Tories 'ignore' ethnic minorities as they fret over Ukip

Efforts to recruit more diverse candidates have been shelved in favour of chasing 'core Conservative voters'

The rise of Ukip has diverted the Conservative Party from efforts to widen its appeal to Britons from ethnic minority backgrounds, a black Tory activist claimed yesterday.

Samuel Kasumu said the switch of emphasis to recovering "core Conservative voters" lost to Ukip had undermined attempts to produce dozens of ethnic minority candidates and "brand ambassadors" by the next election. The complaint comes after it emerged that the Prime Minister's only black, working-class adviser had been moved out of Downing Street, reportedly after being "frozen out" by Mr Cameron's "clique" of Old Etonian aides.

Shaun Bailey, who worked as a special adviser on youth, crime and race issues, was moved to a part-time role in the Cabinet Office earlier this year. The Daily Telegraph claimed he had told friends he was excluded from Mr Cameron's inner circle because he was "different" and repeatedly asked difficult questions about the Government's priorities.

Mr Kasumu, founder of the youth employment charity Elevation Networks and a member of the Tory Reform Group, stood down last month from his role helping the Conservative Party to boost the representation of people from ethnic minority backgrounds.

The One Nation Leadership mentoring programme, run by the Conservative MP and vice-chairman Alok Sharma, was intended to sign up to 30 people as activists or candidates every year. By 2015, there were supposed to be up to 60 Tory "brand ambassadors" from ethnic minority backgrounds, but it has not yet been officially launched.

Mr Kasumu, 25, said he was disappointed with the pace of progress. He added: "I fear that it is too late to get enough candidates in place for 2015. The rise of Ukip has distracted the party from this, so the Conservative Party is going for core Conservative voters who have switched to Ukip. Some would argue that appealing to them is more important than doing something to broaden the party's appeal. I am not sure there was enough from the leadership to really move things along."

Mr Cameron triggered renewed efforts to increase support among black and Asian voters last year, amid growing concerns that the party's unpopularity within minority ethnic communities could cost seats at the next general election.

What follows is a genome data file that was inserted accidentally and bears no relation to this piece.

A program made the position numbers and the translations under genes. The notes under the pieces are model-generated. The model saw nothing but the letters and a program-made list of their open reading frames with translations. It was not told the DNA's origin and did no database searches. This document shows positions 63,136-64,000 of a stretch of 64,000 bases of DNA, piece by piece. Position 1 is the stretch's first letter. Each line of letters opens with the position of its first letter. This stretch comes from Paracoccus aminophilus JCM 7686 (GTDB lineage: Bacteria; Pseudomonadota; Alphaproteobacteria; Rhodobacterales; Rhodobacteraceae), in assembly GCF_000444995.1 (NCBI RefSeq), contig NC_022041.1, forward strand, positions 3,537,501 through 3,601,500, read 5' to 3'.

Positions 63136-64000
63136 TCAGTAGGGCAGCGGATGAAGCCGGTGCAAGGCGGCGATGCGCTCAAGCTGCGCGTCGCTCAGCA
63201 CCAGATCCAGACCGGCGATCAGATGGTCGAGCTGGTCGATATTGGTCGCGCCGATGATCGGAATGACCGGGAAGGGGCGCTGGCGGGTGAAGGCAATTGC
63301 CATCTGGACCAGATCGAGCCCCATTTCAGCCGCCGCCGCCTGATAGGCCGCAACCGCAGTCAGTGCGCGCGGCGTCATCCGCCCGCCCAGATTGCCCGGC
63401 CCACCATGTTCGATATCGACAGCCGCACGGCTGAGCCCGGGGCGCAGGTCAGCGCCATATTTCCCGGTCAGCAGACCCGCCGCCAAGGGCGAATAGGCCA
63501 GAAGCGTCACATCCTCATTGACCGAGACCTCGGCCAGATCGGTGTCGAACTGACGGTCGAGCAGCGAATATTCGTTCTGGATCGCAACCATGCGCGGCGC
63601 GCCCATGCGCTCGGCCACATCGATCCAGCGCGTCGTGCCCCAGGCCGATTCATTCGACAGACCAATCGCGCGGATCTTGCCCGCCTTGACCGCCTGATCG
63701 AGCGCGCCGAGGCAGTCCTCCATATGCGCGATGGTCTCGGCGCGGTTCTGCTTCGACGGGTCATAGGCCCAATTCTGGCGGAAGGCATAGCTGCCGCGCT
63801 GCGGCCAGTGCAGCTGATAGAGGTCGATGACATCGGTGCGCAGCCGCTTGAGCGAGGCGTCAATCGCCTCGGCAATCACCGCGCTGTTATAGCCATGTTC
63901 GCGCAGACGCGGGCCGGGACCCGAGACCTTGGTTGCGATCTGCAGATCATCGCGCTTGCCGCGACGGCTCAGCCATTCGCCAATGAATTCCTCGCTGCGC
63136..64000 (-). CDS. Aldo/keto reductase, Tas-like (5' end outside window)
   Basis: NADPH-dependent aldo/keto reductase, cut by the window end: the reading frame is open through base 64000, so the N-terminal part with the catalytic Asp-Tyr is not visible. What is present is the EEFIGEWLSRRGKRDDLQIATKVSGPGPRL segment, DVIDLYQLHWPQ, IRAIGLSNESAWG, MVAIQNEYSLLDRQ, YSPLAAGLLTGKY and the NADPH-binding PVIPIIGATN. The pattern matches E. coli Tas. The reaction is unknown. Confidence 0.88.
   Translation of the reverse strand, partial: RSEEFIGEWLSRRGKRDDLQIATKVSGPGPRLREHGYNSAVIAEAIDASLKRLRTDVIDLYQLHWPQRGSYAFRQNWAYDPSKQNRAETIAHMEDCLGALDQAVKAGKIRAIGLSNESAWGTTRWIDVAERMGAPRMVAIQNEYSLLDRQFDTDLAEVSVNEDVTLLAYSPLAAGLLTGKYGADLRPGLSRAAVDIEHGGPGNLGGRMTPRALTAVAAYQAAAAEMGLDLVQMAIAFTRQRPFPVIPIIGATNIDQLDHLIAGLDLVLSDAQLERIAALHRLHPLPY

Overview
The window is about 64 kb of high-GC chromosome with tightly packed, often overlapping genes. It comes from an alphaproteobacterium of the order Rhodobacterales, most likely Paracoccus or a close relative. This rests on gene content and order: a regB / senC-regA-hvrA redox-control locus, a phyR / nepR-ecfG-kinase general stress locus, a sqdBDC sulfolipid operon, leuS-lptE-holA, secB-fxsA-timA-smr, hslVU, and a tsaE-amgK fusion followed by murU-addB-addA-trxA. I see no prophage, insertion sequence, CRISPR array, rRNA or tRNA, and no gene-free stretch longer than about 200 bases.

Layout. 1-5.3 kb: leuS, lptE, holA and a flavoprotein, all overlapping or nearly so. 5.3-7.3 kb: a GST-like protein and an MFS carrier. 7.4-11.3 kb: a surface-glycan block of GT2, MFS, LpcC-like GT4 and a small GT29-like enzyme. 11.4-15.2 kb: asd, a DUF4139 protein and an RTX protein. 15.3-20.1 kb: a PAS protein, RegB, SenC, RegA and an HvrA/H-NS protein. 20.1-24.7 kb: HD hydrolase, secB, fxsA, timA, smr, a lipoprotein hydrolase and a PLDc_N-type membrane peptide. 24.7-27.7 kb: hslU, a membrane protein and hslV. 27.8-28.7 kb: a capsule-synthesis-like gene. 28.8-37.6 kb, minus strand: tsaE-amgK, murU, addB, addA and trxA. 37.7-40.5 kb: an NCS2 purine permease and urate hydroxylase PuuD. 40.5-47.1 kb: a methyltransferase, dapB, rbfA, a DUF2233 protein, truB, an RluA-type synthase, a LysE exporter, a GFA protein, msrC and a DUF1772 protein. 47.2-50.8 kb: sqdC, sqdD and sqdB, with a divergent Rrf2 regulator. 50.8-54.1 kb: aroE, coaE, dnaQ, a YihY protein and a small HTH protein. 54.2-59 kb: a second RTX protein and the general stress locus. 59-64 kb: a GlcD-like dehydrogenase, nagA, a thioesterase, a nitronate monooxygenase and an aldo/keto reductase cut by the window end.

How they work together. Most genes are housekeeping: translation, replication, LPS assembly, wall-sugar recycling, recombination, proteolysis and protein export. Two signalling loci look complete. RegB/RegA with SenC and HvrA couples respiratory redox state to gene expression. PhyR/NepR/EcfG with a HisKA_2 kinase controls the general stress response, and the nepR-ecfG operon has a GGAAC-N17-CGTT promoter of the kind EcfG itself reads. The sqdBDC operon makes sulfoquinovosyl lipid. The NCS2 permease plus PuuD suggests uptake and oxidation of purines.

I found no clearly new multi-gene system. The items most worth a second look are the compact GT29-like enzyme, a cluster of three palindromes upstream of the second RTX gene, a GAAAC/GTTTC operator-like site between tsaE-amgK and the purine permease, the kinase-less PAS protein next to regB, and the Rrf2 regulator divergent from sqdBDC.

But the drive to diversify the party's appeal has been overshadowed by complaints that the Prime Minister is creating a "chumocracy" inside No 10 by surrounding himself with fellow Old Etonians, after the appointment of Boris Johnson's brother Jo to head the Downing Street Policy Unit. Mr Cameron's chief of staff, Ed Llewellyn, was also educated at the top public school.

Following the surge by Ukip, led by self-declared "ordinary bloke" Nigel Farage, at the local elections earlier this month, Mr Cameron is under renewed pressure to demonstrate that his party appeals to all voters, not just an elite.

Tory insiders say that, despite the friend of Mr Bailey telling the Telegraph "you can see from space that the place is dominated by those from Eton", there are a number of state-school educated people in No 10.

Sam Gyimah, the black Conservative MP for East Surrey and the Prime Minister's parliamentary private secretary, was educated at a state school, although he went on to Oxford. A friend of Mr Bailey said it was the difference in his background, rather than race, that would have contributed to the former adviser feeling excluded from the No 10 circle.

Mr Bailey, who failed in an attempt to become Conservative MP for Hammersmith at the last election, is understood to be interested in a seat in 2015. He was unavailable for comment yesterday. But on Friday evening, as the allegations about his Downing Street experience emerged, he tweeted: "Very happy with my move to the Cabinet Office. The PM's office have treated me well."

It was followed, 12 hours later, by another tweet: "I want to be clear I have no problem with the PM. He has always supported me."

A No 10 source said the messages made clear that the adviser was not critical of Mr Cameron or his office. The claim by a friend of Mr Bailey that, when asked by the US polling expert Frank Luntz what kept them awake, advisers had said nothing –before one of them said "school fees" – was a "ridiculous caricature" of people who work in Downing Street, the source added.

Cameron to hold Syria talks with Obama

David Cameron flies to the US today for his first meeting with Barack Obama since the President won a second term in office. The two men will hold talks on Syria and the agenda for the G8 meeting, which the Prime Minister hosts in Northern Ireland next month.

Mr Cameron is putting in thousands of air miles in diplomatic "pitch-rolling" ahead of his first hosting of a G8 summit as Prime Minister. Mr Cameron and other leaders will hold talks in New York on Tuesday.

The agenda for the G8 summit in Fermanagh, is still being finalised, but Mr Cameron is under pressure to coordinate meaningful action, rather than mere tough words, on ending the bloodshed in Syria. Last week he flew to the Black Sea resort of Sochi for talks with Russian President Vladimir Putin. Following the meeting with Syria's closest ally, Mr Cameron said he had held purposeful talks with the Russian leader but warned: "The history of Syria is being written in the blood of her people."